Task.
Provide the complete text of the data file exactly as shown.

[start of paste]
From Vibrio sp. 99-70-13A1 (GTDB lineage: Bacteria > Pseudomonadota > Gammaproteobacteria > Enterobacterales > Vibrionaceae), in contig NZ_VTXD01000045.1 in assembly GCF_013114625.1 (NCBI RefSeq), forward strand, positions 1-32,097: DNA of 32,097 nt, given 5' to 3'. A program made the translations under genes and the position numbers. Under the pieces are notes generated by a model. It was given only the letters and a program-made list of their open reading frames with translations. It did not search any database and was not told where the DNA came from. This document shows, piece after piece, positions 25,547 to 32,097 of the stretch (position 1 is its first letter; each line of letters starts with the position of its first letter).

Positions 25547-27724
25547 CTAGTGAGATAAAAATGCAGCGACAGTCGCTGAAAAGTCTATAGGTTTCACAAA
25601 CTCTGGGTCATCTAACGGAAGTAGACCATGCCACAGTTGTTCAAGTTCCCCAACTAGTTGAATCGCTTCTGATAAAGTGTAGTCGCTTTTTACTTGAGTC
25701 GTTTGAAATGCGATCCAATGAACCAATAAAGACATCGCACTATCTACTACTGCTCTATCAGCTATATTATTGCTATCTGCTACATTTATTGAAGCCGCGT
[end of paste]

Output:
From Vibrio sp. 99-70-13A1 (GTDB lineage: Bacteria > Pseudomonadota > Gammaproteobacteria > Enterobacterales > Vibrionaceae), in contig NZ_VTXD01000045.1 in assembly GCF_013114625.1 (NCBI RefSeq), forward strand, positions 1-32,097: DNA of 32,097 nt, given 5' to 3'. A program made the translations under genes and the position numbers. Under the pieces are notes generated by a model. It was given only the letters and a program-made list of their open reading frames with translations. It did not search any database and was not told where the DNA came from. This document shows, piece after piece, positions 25,547 to 32,097 of the stretch (position 1 is its first letter; each line of letters starts with the position of its first letter).

Positions 25547-27724
25547 CTAGTGAGATAAAAATGCAGCGACAGTCGCTGAAAAGTCTATAGGTTTCACAAA
25601 CTCTGGGTCATCTAACGGAAGTAGACCATGCCACAGTTGTTCAAGTTCCCCAACTAGTTGAATCGCTTCTGATAAAGTGTAGTCGCTTTTTACTTGAGTC
25701 GTTTGAAATGCGATCCAATGAACCAATAAAGACATCGCACTATCTACTACTGCTCTATCAGCTATATTATTGCTATCTGCTACATTTATTGAAGCCGCGT